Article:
The Trump administration, after less than one full first term, has every likelihood of being adjudged the most anti-climate, anti-science, and anti-environment executive branch in U.S. history. With numerous high-level Trump nominees having cut their teeth as lobbyists with major polluting industries, the administration has been steadfast in weakening or eliminating major conservation and environmental regulations and programs.
Notwithstanding President Trump’s claims to want “crystal clean water and the cleanest and the purest air on the planet,” his administration has determinedly gone about reversing at least 100 environmental rules. While initial Trump EPA cutbacks under Administrator Scott Pruitt were hampered by his self-inflicted scandals, the agency under Administrator Andrew Wheeler has quietly worked to achieve many of the same ends. Wheeler’s environmentalist critics are fond of saying that he is “so bad because he is so good at being bad,” thereby often avoiding incriminating headlines that had plagued Pruitt.
The extensive regulatory cutbacks raise questions about how much long-term damage they might pose to air and water quality and to serious efforts to address climate change. With a presidential election now five months away, they also raise “What if…” questions about whether such cutbacks might be sustained or how quickly they might be reversed by a new administration.
Let’s consider just five of the most significant regulatory actions affecting the climate and air quality.
Abandoning the Paris climate accord
Just over four months into his presidency, President Trump announced from the White House Rose Garden his intent to withdraw America from the international Paris climate agreement, which has now been accepted by all 197 countries in the United Nations Framework Convention on Climate Change except the U.S. This action clearly was a crucial symbolic move and a highly visible one domestically and internationally.
The Paris agreement is non-binding, meaning that Trump could simply have ignored it without any material repercussions. His decision to instead boastfully trumpet U.S. withdrawal from the accord sent the message that his administration would not just ignore climate change, but also attempt to hamper global efforts to address the crisis. That early message has been borne out over the subsequent years of his term.
The United States cannot officially withdraw from the Paris agreement until four years after joining – on November 4, 2020, the day after the next presidential election. Were presumed Democratic Party nominee Joe Biden to win that election, he could well decide to rejoin the Paris accord in his first days in office after the January 20, 2021 inauguration. That reversal process would not take effect for at least 30 days, so the U.S. in that case would have been officially withdrawn from the agreement for less than four months.
However, America’s withdrawal left a void in international climate leadership – a void China has strived to fill – at a critical point in time. Other world leaders have tried to continue advancing international progress, but Trump has actively undermined their efforts, and most countries outside Europe are not on track to meet the Paris commitments.
Meeting those targets will require a rapid reduction in emissions over the coming decade. Advocates for climate action hope the restoration of America’s role as a leader in international climate negotiations can inject much-needed momentum into those efforts.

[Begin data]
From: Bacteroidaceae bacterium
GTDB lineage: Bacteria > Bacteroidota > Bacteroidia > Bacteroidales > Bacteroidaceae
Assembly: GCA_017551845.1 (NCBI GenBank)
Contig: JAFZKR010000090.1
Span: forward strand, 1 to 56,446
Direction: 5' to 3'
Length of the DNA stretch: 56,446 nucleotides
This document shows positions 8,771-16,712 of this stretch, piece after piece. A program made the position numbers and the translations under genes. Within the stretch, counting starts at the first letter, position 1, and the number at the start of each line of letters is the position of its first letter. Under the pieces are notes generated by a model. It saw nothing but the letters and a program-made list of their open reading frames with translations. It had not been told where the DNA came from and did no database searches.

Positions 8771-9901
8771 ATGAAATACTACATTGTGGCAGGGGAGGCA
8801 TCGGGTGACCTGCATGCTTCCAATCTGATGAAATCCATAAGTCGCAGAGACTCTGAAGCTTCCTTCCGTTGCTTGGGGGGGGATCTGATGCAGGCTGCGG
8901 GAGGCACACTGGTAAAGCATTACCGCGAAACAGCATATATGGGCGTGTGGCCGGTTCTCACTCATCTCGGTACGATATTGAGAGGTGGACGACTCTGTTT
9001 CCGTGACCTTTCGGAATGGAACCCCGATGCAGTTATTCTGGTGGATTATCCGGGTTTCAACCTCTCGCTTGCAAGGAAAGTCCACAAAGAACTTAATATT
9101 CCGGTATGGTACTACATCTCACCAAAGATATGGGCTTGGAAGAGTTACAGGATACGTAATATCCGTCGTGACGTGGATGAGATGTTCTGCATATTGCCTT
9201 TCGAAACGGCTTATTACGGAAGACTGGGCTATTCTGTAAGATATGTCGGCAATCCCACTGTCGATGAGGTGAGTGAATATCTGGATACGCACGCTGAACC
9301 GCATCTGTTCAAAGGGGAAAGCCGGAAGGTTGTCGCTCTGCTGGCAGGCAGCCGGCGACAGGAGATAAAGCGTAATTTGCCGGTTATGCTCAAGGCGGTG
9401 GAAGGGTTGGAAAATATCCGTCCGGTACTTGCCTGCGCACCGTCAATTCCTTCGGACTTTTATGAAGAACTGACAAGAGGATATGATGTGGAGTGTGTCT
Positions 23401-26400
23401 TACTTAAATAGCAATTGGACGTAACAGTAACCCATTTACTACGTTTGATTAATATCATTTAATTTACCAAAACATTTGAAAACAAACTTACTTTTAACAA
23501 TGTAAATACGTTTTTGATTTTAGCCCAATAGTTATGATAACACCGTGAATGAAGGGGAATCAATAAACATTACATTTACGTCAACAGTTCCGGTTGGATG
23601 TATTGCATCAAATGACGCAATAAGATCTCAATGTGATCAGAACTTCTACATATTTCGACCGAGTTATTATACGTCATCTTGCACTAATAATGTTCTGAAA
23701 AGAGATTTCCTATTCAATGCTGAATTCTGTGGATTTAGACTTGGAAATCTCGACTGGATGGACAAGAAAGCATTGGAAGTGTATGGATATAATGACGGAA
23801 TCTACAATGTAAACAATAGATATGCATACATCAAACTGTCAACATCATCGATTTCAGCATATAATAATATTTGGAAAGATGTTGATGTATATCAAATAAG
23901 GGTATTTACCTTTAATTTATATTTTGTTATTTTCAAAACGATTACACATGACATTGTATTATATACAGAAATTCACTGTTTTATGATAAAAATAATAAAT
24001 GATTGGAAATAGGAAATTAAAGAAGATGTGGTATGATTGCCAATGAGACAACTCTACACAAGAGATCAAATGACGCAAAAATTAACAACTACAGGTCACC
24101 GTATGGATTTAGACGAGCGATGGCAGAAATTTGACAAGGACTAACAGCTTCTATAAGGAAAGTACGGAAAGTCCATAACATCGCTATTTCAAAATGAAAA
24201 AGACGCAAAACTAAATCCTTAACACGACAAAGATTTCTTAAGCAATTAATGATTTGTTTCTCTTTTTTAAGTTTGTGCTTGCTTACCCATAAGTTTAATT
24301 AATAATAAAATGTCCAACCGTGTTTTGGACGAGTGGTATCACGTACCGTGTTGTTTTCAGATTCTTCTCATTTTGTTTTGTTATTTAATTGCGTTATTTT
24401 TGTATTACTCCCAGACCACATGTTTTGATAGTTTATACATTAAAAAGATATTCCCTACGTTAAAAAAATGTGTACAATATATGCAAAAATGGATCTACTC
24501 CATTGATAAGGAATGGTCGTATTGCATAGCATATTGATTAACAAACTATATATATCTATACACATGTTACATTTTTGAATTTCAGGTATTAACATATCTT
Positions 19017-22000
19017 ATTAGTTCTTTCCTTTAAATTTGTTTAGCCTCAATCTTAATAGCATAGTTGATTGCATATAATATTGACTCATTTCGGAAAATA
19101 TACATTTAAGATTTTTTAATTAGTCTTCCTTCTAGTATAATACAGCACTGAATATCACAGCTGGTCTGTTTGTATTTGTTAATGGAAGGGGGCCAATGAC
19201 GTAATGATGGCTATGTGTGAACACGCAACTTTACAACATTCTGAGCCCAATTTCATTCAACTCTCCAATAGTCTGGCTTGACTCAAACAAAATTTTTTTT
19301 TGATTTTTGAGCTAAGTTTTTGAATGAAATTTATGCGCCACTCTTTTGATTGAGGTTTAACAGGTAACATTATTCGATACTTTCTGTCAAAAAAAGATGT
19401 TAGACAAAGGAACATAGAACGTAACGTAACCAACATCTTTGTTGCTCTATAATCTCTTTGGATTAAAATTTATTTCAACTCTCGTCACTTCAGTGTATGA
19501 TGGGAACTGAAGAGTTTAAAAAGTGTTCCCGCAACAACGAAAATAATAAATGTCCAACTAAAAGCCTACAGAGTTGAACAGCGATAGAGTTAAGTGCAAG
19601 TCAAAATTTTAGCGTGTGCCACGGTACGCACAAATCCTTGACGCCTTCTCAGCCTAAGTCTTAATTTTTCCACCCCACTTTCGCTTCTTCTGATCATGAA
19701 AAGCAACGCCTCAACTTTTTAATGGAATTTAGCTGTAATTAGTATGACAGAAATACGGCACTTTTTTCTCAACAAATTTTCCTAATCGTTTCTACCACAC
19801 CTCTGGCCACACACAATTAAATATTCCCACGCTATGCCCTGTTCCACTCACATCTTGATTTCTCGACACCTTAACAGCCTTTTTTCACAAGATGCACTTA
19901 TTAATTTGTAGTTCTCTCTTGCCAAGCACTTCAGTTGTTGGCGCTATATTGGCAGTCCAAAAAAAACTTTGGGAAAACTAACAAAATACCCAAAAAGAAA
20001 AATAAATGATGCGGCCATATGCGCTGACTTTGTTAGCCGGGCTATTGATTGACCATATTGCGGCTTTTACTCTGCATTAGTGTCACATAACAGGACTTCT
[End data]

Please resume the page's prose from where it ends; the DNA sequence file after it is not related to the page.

Vehicle fuel efficiency standards
Transportation accounts for the largest chunk (29%) of American greenhouse gas emissions, and the U.S. has among the weakest vehicle fuel efficiency standards in the world. U.S. Corporate Average Fuel Efficiency (CAFE) standards were first implemented in 1975 in the wake of the Arab oil embargo to reduce American reliance on foreign oil.
Between 1978 and 1985, U.S. passenger vehicle fuel efficiency requirements increased by more than 50%, from 18 to 27.5 miles per gallon. But as oil prices and interest in environmental protection among top political leaders softened, CAFE standards stagnated, with passenger vehicles stuck at 27.5 mpg for the next quarter century, until 2011. That’s when, as part of a bailout from the Obama administration during the Great Recession, automakers agreed to nearly double vehicle fuel efficiency by 2025.
But with oil and gasoline prices remaining low over the past five years, most domestic new vehicle purchases have been for crossover SUVs and pickup trucks, posing a challenge for automakers to meet the new CAFE standards. As a result, they asked the Trump administration to ease the requirements and instead received a lesson in the idiom “be careful what you wish for.” The Trump administration decided to freeze the CAFE standards in place, ignoring warnings by EPA scientists of serious flaws in the new rulemaking, and perhaps violating federal rules by trying to keep the scientists’ critiques secret.
The new proposed rule also triggered a battle with California and other states that have long championed strengthening fuel efficiency standards. After the administration declined to compromise with the states, the issue has morphed into a legal fight that will keep the auto industry in an undesirable regulatory limbo of uncertainty for the foreseeable future.
A Biden administration likely would revive stricter CAFE standards within a year or two of taking office. Such a move – pending of course the outcome of the November presidential and congressional elections – would amount to a relatively brief hiatus in the nation’s commitment to increasing vehicle fuel efficiency.
The Clean Power Plan replaced with ‘ACE’
Electricity production accounts for the second-largest chunk (28%) of U.S. greenhouse gas emissions. The Obama EPA announced the final version of the Clean Power Plan in August 2015 to regulate electric utilities’ carbon pollution.
However, the plan was challenged by the conservative attorneys general of 27 states, led by West Virginia, and was temporarily blocked in February 2016 in a 5-4 Supreme Court decision along what have become frequent ideological divisions among the justices. The Trump administration took office while legal challenges to the rule were still ongoing.